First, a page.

Everyone has had Orlando on their minds since Sunday's mass shooting, including Marco Rubio—and the attack has "deeply impacted" the senator so much that it's made him assess "a lot of things," he told conservative radio host Hugh Hewitt Monday morning, per Politico. The tragedy makes one "think a little bit about your service to your country and where you can be most useful," he told Hewitt, adding that the massacre hit him especially hard because it happened in his home state of Florida. He also noted that we've reached a "tipping point" of sorts as a country, which would exist no matter who the next president ends up being and that will be influenced by the "real foreign policy challenges" the US will likely face in the coming years. All of which led Hewitt to finally push Rubio—who's said multiple times he won't re-up his Senate seat—to run for re-election.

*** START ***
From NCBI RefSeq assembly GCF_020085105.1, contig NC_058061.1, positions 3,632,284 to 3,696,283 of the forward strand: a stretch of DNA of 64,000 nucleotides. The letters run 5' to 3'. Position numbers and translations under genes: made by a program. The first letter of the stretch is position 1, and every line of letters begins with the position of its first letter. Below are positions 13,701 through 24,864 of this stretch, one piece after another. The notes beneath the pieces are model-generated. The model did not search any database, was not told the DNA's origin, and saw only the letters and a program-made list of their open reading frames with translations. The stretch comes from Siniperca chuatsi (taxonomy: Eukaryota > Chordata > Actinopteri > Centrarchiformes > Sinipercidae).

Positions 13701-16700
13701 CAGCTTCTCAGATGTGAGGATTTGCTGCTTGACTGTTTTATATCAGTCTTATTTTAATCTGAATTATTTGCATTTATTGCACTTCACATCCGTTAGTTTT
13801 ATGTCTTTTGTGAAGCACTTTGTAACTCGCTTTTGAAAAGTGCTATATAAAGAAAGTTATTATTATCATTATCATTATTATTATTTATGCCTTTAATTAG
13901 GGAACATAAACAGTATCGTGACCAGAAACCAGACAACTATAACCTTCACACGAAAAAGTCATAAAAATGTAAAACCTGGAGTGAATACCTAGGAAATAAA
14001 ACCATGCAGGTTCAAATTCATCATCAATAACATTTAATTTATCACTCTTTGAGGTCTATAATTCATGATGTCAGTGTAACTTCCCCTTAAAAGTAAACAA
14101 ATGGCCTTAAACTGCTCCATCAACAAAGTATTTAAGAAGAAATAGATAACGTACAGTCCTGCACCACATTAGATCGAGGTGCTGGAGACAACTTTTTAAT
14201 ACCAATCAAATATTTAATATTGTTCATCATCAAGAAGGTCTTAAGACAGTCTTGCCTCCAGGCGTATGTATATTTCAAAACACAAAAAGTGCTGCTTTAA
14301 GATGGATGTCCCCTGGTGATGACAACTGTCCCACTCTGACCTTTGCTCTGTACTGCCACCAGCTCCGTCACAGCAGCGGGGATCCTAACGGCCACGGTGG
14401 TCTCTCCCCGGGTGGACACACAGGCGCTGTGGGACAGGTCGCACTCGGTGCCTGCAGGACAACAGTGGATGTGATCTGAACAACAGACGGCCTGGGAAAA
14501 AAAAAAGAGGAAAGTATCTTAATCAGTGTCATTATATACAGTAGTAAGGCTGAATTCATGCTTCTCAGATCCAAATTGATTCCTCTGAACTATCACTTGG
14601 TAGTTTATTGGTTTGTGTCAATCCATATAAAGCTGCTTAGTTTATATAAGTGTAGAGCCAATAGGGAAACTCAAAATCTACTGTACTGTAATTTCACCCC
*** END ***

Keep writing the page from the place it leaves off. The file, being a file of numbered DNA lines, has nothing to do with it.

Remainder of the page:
And that's something that's crossed the minds of Florida GOPers: A recent Mason-Dixon poll found 77% of the state's Republican voters want him to seek re-election, per the Washington Post. But Rubio (mostly) deflected Hewitt's prodding, saying that he has "a couple of things in play" that are occupying his mind these days (including spending time with his family and supporting his friend Carlos Lopez-Cantera to take his place in the Senate) and that "I really don't want to link the two things right now because I don't want politics to intrude on all of this." And the Post notes his support for Lopez-Cantera, opportunities in the private sector, and the fact that he lost his own state's primary are all good reasons to stay put. Jonathan Chait, meanwhile, is more cynical about the Rubio-Hewitt conversation, writing for the Intelligencer that it seems disingenuous that Rubio "suddenly" discovered there's a war on terrorism and that he's just now reacting to it and considering other options.